No one wants to think about being scammed, but unfortunately, it’s a risk we all face when applying for life insurance and the like. Life insurance scams are especially prevalent, and can be devastating if you’re not careful. In this guide, William Schantz of Mid Atlantic Financial LLC will show you how to spot life insurance scams and, more importantly, how to avoid them.
Types of Life Insurance Scams
William Schantz has extensive knowledge on the different types of life insurance scams out there. Some of the most common ones include:
You may receive a call or email from someone claiming to be from a life insurance company, asking you to update your contact information. They may even say they need to verify your identity. This is a scam. Do not give out any personal information – hang up the phone or delete the email.
In this scam, someone will contact you claiming to be a life insurance agent or representative. They’ll say that the policyholder has named you as a beneficiary, and ask for your personal information to process the claim. Again, do not give out any information. You can verify beneficiaries by contacting the life insurance company directly.
Free-Look Period Scam
Some scammers will tell you that you have a “free-look” period, during which you can cancel your life insurance policy without penalty. They may even say they’ll refund your premiums. This is not true – there is no such thing as a free-look period for life insurance policies. If someone tries to sell you a policy with this guarantee, it’s a scam.
In this scam, someone will forge your signature on a life insurance policy, name themselves as the beneficiary, and then file a claim after you die. This is a serious crime, and William Schantz suggests that you should immediately report it to the police if it happens to you.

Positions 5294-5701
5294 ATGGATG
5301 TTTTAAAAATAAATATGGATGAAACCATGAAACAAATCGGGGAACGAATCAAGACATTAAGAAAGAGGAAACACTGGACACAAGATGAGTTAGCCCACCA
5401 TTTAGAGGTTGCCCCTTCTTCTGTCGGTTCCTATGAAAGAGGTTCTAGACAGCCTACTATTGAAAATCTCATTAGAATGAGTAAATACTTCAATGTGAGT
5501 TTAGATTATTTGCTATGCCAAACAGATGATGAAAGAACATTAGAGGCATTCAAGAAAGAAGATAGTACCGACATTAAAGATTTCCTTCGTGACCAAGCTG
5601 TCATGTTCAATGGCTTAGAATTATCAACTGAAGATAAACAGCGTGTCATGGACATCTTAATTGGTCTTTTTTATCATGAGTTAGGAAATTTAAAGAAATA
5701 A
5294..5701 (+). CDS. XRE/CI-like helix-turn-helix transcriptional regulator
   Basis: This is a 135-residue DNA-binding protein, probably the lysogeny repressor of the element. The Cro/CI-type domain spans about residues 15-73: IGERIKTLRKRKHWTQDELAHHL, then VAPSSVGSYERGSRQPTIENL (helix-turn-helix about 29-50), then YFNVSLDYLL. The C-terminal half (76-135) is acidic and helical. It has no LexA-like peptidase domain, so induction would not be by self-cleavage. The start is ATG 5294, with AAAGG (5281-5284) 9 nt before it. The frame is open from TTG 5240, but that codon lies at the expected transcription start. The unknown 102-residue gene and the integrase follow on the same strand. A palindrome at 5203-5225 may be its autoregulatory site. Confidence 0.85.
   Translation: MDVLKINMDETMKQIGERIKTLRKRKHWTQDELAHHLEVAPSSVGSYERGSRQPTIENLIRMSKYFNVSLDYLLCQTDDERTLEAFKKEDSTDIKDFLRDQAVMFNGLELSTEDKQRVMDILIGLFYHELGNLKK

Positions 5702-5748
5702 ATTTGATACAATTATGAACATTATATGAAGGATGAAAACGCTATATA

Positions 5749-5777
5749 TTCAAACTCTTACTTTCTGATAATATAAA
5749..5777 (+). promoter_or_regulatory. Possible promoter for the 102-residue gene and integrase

In premium diversion scams, the scammer will set up a fake life insurance policy in your name and then divert the premiums to their own account. This can leave you with no coverage if you actually need to make a claim. To avoid this, only purchase life insurance policies from reputable companies and never give your bank account information to someone you don’t know.
Changing the Policies
Some scammers will try to sell you a life insurance policy and then later convince you to change the beneficiaries or other information on the policy. They may even say they need to do this in order to process your claim. Do not make any changes to your policy without first verifying with the life insurance company that the person requesting the change is legitimate.
Life insurance scams are unfortunately common, but there are steps you can take to protect yourself. William Schantz advises you to be wary of anyone who contacts you unsolicited and to never give out personal information or make changes to your policy without verifying with the life insurance company first. If you’re ever in doubt, contact your state’s insurance department for more information.